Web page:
University of Wisconsin-Milwaukee
Employment and Training Institute

Brief Summary

Survey of Job Openings in the Milwaukee Metropolitan Area: Week of May 24, 1993

The week of May 24, 1993, an estimated 11,870 full-time and 9,277 part-time jobs were open for immediate hire in the four-county Milwaukee metropolitan area. These 21,147 job openings are the result of a number of factors including seasonal fluctuations, company expansions, labor shortages in difficult to fill positions, as well as normal turnover among the 741,100 workers in the metro area due to retirements, resignations and firings. The job openings estimates are based on a survey of Milwaukee area employers conducted by the University of Wisconsin- Milwaukee Employment and Training Institute and Social Science Research Facility.

  • For the metropolitan area, about half (54 percent) of the full-time job openings paid health insurance and were adequate to support a family of four above poverty, two-thirds of the job openings (65 percent) paid health insurance and were adequate to support a family of three, and 75 percent paid health insurance and were adequate to support a family of two.
  • Nearly half of job openings were in small companies. 48 percent of full-time job openings and 45 percent of part-time openings were in companies which had employed fewer than 20 workers.
  • The largest numbers of full-time job openings were split among service companies (28 percent of total full-time job openings), retail and wholesale trade (24 percent) and manufacturing (18 percent). Part-time job openings were concentrated in retail and wholesale trade (49 percent of part-time job openings) and in services (36 percent).
  • Over two-thirds of the full-time openings required education, training or occupation- specific experience beyond high school, while two-thirds of part-time job openings did not. Openings for persons with no post-secondary education or experience were twice as likely to be part-time as openings for persons with advanced education or experience.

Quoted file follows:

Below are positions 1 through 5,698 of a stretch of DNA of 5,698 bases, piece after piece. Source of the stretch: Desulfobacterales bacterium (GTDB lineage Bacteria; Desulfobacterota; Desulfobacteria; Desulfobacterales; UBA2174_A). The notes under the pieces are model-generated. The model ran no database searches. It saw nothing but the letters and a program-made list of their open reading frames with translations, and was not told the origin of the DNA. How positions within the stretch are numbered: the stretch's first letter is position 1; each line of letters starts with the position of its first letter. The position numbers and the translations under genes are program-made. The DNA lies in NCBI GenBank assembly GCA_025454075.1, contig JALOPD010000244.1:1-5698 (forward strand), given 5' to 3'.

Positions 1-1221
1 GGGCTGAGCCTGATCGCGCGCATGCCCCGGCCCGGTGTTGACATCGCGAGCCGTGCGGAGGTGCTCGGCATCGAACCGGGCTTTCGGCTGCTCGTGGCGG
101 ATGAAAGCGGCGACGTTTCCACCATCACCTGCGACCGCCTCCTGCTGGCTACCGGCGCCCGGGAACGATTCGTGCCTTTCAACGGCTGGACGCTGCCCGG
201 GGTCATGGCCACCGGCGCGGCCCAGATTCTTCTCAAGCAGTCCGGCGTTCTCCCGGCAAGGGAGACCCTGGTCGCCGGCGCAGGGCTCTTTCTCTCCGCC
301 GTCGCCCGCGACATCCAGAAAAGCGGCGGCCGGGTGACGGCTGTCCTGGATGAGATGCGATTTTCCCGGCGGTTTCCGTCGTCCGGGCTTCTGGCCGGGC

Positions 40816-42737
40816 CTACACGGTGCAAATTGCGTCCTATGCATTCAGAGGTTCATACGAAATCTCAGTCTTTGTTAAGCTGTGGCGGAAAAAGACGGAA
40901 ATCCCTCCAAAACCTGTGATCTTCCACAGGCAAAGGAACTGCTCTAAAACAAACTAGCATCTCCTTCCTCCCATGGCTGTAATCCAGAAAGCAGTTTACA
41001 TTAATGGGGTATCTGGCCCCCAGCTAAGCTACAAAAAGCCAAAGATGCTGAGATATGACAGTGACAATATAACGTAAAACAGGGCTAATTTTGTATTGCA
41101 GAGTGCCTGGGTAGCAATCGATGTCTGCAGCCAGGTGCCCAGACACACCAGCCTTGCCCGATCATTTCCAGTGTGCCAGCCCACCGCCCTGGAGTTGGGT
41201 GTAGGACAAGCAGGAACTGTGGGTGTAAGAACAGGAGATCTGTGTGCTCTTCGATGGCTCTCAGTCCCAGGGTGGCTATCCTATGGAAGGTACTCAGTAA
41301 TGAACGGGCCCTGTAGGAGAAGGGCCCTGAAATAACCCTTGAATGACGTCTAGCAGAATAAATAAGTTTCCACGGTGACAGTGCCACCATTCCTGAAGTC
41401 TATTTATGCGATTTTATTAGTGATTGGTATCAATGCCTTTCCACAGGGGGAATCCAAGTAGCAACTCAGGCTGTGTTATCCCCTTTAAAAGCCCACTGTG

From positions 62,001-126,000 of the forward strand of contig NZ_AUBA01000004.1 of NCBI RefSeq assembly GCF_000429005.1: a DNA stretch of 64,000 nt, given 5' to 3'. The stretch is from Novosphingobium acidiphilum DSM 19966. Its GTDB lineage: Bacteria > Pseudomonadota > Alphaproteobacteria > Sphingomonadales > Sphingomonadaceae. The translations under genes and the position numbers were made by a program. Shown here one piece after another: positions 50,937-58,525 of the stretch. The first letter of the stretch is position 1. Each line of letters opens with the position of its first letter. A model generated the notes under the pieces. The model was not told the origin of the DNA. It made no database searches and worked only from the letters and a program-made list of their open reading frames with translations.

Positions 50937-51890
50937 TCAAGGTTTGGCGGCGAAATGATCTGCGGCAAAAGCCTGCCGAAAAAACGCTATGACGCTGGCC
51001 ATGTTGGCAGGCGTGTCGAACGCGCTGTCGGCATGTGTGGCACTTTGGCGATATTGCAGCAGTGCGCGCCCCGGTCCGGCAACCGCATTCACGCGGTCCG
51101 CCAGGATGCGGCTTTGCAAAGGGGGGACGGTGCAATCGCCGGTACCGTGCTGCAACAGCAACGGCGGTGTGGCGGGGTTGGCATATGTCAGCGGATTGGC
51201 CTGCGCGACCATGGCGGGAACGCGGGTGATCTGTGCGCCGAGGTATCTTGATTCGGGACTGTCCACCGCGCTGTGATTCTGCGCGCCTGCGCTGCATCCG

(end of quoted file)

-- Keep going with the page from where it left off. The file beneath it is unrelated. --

• Full-time jobs in service occupations accounted for almost half of openings available to individuals with less than high school completion. Most factory, crafts and transportation jobs required experience, license or occupation-specific training.
  • Two-thirds of full-time jobs identified by employers as difficult to fill required a license, certification, associate degree or occupation-specific training. Eighty percent of the part-time jobs identified as difficult to fill paid less than $6.00 per hour.
  • Eighty percent of full-time job openings and 29 percent of part-time positions offered health insurance.
  • The 11,870 full-time job openings available the week of May 24, 1993, represented about 20 percent of jobs needed for the estimated 61,000 - 63,000 persons seeking or expected to work that month. If part-time and full-time job openings are combined, the total of 21,147 jobs represented about 35 percent of jobs needed for the Milwaukee metro population.
  • While family poverty is concentrated in Milwaukee, only 1,289 of the May 1993 full-time job openings were located in central city neighborhoods. About half of these jobs (48 percent) offered health insurance and wages above poverty for a family of four.


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Employment and Training Institute
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